An economy of grace is an economy of abundance. When we live out of abundance, like the loaves and the fishes, what we have multiplies. We have enough time, enough food, enough money. We have more than enough love.

Am I the woman – the mother, wife, child, friend – I wish I were? Not even on my best days. But I live in an economy of grace, an economy of abundance, and in that economy, by owning my own insufficiency, I become enough. When I choose to live in the economy of grace, when I do the hard work it takes to believe in abundance, joy grows within me, sending roots down deep into gratitude. I have enough. Roots soak in nourishment from that fertile soil and send stems skyward. I have more than enough. Leaves unfold, open to the sky. By grace, I become enough. There will be space enough for growth. There will be room enough for love. There will be time enough for revelation.

One day I stopped to chat with a homeless woman named Amariah who lives in the park up the street. She told me she needed toenail clippers and a jacket, and asked if I had either to spare. She told me her story. Then she pulled me over to her pile of belongings and asked what I needed.

“I don’t need anything; I have enough,” I said.

“How about shampoo? Do you need shampoo? When I get it I pour it out into smaller bottles and give it to the other women in the park. I asked the salon over there if they needed it, but they said no. I gave it to them anyway.”

I smiled, “That’s ok, I really don’t need anything.”

She started rummaging through a suitcase. “Here,” she said. “Take these.” She handed me a pair of jean shorts.

“Really, you don’t have to. I don’t need anything.”

“Take them. They’re nice – they’re Lucky brand. If you have two, you’re supposed to give one away, so that’s what I’m doing.”

I didn’t tell her that I was walking back home from Goodwill, where I had tried on several pairs of shorts without finding any that fit.

“We’re neighbors, you know,” I said to Amariah as I hugged her goodbye.

“No,” she shook her head. “We’re sisters.”

The Kitchen

Erik and Bekah Polzin and their kids moved to Walnut Creek less than a year ago.  I've watched them integrate into the Open Door family at a healthy pace and in a humble posture...we have a lot to learn from them.  After an incredible evening shared in their kitchen and around their table, I asked them if they'd be up for hosting a Super Bowl neighborhood party.  They said "Yes!" and proceeded to host space where new relationships could be forged.  Take a read as Bekah reflects on the residual transformation of that evening: Kitchen

Have you ever noticed, no matter how big or small or glamorous or simple a house is, people congregate in the kitchen? You can set the h’ordevers 2 rooms away or form a candle lit path a different direction, but somehow everyone migrates to the kitchen.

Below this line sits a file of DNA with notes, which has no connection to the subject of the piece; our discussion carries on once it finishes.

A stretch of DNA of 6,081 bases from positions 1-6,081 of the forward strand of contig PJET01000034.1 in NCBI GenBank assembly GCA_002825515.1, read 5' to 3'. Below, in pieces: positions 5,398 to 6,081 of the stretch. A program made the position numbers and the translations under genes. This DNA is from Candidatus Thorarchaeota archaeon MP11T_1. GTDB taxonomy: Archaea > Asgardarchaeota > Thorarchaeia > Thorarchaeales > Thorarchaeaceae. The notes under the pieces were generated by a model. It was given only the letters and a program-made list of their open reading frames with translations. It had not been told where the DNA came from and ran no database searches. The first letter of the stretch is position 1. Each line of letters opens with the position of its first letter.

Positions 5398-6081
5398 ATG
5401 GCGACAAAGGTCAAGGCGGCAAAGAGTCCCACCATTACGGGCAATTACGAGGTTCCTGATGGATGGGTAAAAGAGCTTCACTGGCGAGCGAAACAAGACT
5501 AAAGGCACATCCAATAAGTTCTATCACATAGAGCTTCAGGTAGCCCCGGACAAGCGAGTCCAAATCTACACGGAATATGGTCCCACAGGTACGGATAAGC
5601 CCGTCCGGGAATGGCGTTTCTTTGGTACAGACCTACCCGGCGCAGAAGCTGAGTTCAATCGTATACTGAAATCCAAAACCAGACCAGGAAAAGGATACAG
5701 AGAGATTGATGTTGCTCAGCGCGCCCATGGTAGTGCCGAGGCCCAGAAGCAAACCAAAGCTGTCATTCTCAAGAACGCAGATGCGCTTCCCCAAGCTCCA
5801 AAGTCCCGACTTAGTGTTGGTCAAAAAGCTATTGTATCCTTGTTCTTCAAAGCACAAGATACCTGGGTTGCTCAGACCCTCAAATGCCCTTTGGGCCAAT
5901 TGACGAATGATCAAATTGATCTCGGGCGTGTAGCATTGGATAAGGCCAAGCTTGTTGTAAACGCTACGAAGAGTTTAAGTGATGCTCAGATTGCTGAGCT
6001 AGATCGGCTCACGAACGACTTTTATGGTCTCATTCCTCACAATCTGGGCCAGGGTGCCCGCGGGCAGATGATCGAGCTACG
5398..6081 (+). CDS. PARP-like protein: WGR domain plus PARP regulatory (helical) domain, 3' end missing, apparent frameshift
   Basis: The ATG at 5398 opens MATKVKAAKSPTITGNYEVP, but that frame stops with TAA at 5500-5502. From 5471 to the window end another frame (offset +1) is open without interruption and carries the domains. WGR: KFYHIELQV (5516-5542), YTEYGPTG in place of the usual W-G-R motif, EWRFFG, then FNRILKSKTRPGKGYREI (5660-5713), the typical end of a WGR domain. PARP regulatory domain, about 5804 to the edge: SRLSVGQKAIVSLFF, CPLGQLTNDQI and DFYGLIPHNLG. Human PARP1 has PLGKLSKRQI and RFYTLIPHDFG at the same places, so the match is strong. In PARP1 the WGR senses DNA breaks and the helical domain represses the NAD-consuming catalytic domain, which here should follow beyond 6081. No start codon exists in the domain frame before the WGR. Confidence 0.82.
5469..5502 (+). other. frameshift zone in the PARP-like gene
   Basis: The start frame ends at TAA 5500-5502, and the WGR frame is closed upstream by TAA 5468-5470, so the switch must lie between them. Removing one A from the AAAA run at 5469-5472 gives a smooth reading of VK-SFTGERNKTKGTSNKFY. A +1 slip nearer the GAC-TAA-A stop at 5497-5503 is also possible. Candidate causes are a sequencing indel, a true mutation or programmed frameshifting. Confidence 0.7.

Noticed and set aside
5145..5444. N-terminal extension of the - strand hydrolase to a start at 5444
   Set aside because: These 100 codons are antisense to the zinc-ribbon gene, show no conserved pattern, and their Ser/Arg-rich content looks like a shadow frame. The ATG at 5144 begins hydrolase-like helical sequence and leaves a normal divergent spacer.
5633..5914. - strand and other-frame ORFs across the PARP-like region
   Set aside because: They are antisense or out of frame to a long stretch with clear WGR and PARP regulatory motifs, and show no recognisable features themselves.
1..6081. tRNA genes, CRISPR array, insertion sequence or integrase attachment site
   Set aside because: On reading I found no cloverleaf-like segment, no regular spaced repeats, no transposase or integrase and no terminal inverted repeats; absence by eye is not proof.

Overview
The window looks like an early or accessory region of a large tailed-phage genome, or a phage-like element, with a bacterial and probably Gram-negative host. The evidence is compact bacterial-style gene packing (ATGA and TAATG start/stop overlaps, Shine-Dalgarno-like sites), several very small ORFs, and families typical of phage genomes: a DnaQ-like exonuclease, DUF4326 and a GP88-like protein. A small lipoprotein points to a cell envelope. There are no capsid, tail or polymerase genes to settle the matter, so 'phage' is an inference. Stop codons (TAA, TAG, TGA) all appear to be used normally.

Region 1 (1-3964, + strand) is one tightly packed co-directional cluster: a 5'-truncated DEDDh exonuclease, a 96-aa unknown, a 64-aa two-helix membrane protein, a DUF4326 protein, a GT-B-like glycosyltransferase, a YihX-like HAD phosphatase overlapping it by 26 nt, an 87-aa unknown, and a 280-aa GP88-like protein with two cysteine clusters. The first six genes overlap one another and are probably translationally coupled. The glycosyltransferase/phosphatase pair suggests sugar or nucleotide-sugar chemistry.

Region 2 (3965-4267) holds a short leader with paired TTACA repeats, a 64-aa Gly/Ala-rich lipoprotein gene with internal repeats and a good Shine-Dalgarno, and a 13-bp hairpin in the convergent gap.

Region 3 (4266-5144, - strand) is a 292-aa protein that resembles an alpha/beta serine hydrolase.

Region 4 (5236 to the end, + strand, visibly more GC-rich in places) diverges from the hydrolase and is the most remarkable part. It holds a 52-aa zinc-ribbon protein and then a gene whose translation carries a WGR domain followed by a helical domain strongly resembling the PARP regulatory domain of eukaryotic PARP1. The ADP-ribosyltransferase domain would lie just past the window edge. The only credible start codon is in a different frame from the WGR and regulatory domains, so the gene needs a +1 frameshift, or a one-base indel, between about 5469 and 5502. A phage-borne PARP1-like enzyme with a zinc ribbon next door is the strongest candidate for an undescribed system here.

Our kitchen was crowded on Super Bowl Sunday and it was beautiful.

Earlier this month we were asked to host one of the Super Bowl parties. Being that we’re new(er) to Open Door, I’d be lying if I said there wasn’t a small part of me that was hesitant. Is it true for you, as it is for me, that sometimes I go to the negative before I see the positive? I’d have to clean the house, figure out what to serve, make sure my kids were “on their best behavior”...but we said YES!

We had little idea what to anticipate, being that we’d never experienced an Open Door “party” before. Would there be 30 people or 3? Does anyone even know who we are? Would we know them? Does it matter?

In addition to opening up the party for Open Door people, we ended up inviting our neighbors, who like us, have 4 kids are and are newer to the area. As one big group of individuals and families we enjoyed the evening together. We came from different parts of the Bay Area, different back grounds, different jobs and had different interests.  None of it mattered as we watched 13 kids playing with one another, no qualms with what the other liked or disliked. They effortlessly created a space of common interest and left their differences at the door.

By the end of the night, they were all friends and were asking their parents when they could see each other again. It was a beautiful thing.

I don’t consider myself a hostess or entertainer. I don’t own a second set of dishes that I pull out to entertain with. I rarely light a candle or turn on music to enhance the ambiance of the house. I seldom look up new recipes to try. But I’m learning the beauty of entertaining and that these aren’t the details that matter.

Every Sunday night a group of adults and our 4 kids gather in our kitchen. It’s one of my favorite times of the week. For an evening we all come together from different backgrounds, different occupations, different ages, different beliefs and different views. Some nights we share meaningless small talk and other nights we find ourselves in heated conversations struggling to relay our perspective as perfectly as possible. We challenge each other and learn from one another. We push each other, apologize to one another and forgive each other.  We push the boundary of surface friendships while respecting the importance of acceptance.

Our worlds collide in the kitchen and at the table.

I’m learning to say YES to the Lord and what he puts in front of me, and becoming a “hostess” is something I’m beginning to choose. Why? Because I’ve seen the Lord show up at the table and around the kitchen in a way that makes me want to open my home more to friends, to guests and to Jesus. The kitchen is a powerful space where judgment and variance dissipate.  I’m discovering how much I can learn from someone who isn’t just like me. It’s where we all gather with a common need of nourishment and an even deeper desire for acceptance.